Parashat Ki Tavo
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The Land of Israel has been conquered and divided, and Jewish farmers have settled into the yearly cycle of growth and harvest. Now they are given a special commandment, one applying only in the Land: they must take their first fruits to the Temple to express their gratitude to God.
The first verses of this week's Torah portion, Ki Tavo, describe the ritual of bikkurim, first fruits (Deut. 26:2): "…you shall take of the first of every fruit of the ground that you bring in from your Land that your God gives you, and you shall put it in a basket and go to the place that your God, will choose…" As we will explore below, the farmers were not only thanking God for an abundant harvest, but also affirming the link between God, themselves, the Land of Israel, and the collective history of the Jewish nation.
Increased Awareness of God
The Jewish farmers, upon bringing their bikkurim, recited a passage relating their ancestors' journey to and from Egypt (Deut. 26:5). The Land of Israel is the culmination of this journey. The recitation of this passage, in addition to acknowledging Jewish historical continuity, can be understood to reflect the spiritual journey from self-reliance to reliance on God.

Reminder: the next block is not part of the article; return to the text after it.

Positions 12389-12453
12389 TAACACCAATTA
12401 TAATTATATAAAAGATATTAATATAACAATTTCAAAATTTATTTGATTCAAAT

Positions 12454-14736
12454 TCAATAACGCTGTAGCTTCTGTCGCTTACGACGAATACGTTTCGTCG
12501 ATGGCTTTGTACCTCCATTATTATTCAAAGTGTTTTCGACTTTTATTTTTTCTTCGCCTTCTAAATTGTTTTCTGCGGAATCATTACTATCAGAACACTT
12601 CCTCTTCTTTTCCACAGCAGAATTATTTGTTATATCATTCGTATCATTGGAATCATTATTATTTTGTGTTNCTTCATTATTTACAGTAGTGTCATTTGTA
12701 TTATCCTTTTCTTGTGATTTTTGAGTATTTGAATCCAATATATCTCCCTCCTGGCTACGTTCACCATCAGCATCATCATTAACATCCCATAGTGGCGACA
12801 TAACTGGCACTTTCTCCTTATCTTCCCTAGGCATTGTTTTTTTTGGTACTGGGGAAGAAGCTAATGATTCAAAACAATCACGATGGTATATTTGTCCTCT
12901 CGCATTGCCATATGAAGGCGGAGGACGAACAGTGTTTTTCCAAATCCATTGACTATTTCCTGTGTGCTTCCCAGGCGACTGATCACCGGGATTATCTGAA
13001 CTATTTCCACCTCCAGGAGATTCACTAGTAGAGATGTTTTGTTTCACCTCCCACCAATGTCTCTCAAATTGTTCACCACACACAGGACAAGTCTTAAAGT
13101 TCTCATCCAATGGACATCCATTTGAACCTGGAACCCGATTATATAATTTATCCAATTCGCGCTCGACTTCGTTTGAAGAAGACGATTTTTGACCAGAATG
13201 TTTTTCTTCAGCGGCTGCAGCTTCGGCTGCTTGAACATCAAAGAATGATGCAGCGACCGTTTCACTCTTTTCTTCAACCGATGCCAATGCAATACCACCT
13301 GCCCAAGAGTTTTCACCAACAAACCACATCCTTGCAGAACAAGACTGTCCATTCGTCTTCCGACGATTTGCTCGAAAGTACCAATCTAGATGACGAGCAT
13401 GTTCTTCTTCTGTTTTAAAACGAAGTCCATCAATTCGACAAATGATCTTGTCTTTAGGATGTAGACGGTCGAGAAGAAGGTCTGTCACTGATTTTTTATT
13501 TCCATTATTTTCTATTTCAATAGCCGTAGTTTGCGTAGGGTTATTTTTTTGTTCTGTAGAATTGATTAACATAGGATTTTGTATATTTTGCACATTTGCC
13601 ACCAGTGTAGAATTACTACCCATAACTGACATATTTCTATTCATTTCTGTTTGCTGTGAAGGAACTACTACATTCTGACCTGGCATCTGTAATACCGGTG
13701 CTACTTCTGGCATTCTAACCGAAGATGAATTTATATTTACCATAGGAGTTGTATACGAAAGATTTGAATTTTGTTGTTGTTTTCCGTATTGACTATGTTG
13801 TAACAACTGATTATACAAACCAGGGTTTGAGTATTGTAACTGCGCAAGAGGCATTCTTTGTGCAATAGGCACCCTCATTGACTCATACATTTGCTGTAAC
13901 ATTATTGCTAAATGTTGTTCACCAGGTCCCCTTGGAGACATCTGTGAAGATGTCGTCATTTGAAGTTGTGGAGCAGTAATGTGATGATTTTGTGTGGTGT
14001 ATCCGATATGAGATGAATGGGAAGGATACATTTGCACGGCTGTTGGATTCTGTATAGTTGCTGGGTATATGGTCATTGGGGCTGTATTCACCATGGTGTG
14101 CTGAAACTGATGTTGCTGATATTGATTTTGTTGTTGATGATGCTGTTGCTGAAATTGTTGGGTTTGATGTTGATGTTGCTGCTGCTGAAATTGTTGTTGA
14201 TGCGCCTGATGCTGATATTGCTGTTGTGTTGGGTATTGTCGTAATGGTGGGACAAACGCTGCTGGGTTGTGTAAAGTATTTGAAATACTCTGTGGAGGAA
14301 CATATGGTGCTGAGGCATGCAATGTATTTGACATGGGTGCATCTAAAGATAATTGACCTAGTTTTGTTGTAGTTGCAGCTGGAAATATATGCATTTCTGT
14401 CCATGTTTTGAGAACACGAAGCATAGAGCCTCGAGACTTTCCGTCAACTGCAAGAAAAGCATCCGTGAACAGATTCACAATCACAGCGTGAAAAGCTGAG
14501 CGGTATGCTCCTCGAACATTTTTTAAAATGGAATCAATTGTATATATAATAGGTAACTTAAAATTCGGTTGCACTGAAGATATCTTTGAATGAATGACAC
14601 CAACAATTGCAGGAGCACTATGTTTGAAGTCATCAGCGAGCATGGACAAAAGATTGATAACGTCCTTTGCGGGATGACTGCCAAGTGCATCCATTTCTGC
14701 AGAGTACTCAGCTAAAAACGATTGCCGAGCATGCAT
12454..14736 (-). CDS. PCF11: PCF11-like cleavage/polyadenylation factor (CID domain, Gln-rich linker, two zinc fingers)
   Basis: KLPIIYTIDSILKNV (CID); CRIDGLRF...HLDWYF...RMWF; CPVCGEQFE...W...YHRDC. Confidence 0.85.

In the Land of Israel, the most basic sense of faith stems from an agricultural dependence on God. The Jewish farmer, whose livelihood is entirely dependent on God's blessing, must live in a perpetual state of faith and appreciation. This faith is even indicated in the kind of fruit farmers brought as bikkurim; they only offered the seven species for which the Land is praised--wheat, barley, grape, fig, pomegranate, olive, and dates. These species are native to Israel and are especially dependent on the blessing of rainwater for their growth.
Unity through Agriculture
The agricultural enterprise does more than just sharpen one's awareness of God. According to Rabbi Avraham Yitzchak HaKohen Kook, agriculture also has the power to unify the Jewish nation. Rabbi Kook proposes that the ideal Jewish society is one based on an agricultural rather than a mercantile economy.
Commenting on the bikkurim ceremony described by the Mishnah (Bikkurim 3:2), he writes that "the first fruits symbolize the special love the nation (of Israel) has for agriculture… As opposed to the nations of the world where cohesion is fostered by trade fairs, here (in an agricultural ritual) it is built through the common denominator of pure worship of God."